Tony Pauline Mailbag: NFL Draft, Jalen Thompson, and Rookie Impacts

This week's mailbag with Tony Pauline focuses on Jalen Thompson and the NFL supplemental draft, rookie impacts in 2019, the 2020 NFL Draft, and much more.

On August 11, I will be joining Pro Football Network on a full-time basis and my website, will then re-direct to PFN. Leading up to that date, I have conducted two Q&A sessions, with the most recent one focusing on a wide variety of topics. Beginning August 11, I will conduct weekly mailbag sessions and one weekly podcast throughout the year through the end of the NFL Draft.

This week’s mailbag focuses on the NFL supplemental draft, rookie impacts this coming season, the 2020 NFL Draft, and much more. If you’d like to submit a question for our next mailbag, please email Matthew Cannata here. 

Tony, you wrote an article the night before the supplemental draft and said three teams were targeting Jalen Thompson; the Green Bay Packers, Houston Texans, and Arizona Cardinals.  You were right on the mark with Arizona.  Any word on how close the other two were to bidding on Thompson?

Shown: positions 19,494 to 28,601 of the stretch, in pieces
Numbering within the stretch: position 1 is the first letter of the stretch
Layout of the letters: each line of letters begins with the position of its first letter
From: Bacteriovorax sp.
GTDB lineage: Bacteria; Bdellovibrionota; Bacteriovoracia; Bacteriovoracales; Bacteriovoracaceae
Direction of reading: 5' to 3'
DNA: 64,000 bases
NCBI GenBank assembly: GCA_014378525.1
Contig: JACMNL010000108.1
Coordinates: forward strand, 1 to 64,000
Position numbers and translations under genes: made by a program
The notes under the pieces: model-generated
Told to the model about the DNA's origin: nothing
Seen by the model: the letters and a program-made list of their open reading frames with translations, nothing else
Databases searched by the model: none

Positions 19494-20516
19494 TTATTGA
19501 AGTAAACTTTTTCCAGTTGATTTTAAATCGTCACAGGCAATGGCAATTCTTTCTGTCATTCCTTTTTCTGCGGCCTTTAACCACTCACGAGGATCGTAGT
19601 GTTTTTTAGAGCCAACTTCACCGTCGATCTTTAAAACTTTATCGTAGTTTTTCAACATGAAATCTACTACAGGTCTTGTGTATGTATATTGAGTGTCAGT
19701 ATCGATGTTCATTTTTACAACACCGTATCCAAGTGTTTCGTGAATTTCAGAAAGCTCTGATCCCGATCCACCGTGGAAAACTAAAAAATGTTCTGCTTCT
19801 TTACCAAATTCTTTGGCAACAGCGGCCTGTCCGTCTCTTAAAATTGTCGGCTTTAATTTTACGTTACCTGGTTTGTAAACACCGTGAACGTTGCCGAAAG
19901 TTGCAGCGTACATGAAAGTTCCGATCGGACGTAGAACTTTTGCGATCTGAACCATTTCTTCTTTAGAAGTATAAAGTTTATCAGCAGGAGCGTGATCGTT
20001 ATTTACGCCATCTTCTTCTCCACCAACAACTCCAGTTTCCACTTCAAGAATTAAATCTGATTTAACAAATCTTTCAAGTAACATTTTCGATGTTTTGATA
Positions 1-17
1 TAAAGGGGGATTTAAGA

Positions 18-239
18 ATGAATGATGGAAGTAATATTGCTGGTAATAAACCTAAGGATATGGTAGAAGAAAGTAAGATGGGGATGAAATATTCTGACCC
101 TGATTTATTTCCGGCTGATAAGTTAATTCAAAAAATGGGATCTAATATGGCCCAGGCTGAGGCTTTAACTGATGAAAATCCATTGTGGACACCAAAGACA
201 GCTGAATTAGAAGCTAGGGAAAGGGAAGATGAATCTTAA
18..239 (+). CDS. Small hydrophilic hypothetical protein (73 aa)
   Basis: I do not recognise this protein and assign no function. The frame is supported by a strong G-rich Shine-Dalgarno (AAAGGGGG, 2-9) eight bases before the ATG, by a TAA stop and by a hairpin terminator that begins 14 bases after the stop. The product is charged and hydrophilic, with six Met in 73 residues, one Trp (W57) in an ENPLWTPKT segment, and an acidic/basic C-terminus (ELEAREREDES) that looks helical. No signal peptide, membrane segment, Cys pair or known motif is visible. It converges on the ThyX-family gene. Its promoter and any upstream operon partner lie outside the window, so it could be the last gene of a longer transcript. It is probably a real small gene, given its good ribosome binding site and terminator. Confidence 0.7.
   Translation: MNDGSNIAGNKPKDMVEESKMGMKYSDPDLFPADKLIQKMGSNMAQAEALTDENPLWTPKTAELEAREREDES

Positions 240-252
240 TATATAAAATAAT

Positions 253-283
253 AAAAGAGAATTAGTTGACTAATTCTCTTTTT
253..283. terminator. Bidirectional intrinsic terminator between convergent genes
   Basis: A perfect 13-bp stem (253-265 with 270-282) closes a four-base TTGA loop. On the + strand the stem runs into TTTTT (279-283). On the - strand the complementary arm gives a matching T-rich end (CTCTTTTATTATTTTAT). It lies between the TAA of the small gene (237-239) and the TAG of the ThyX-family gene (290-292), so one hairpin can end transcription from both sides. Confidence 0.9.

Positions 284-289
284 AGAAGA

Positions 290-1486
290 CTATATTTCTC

I was told the night before Wednesday’s draft that the Packers decided not to use a pick on Thompson during the supplemental draft despite the fact they liked him.  Their game plan was to go hard if Thompson was not selected in the draft and offer him a big free agent contract.  I was informed the Texans put in a fifth-round bid for Thompson but it was too late as the Cardinals got to him first.

Were there any other teams interested in Thompson?  Were you hearing of any late interest?

The Minnesota Viking were doing a lot of digging deep and the belief was they had put in a late round bid (6th/7th) for him. However, this is only what I’ve heard so there is no confirmation. The New York Jets also had a lot of interest in Thompson but like the Packers, they were not going to use a draft pick on him. Rather, they were looking to outbid everyone else with a free agent offer.  They did the same thing in last year’s supplemental draft with Brandon Bryant, who is still on the roster.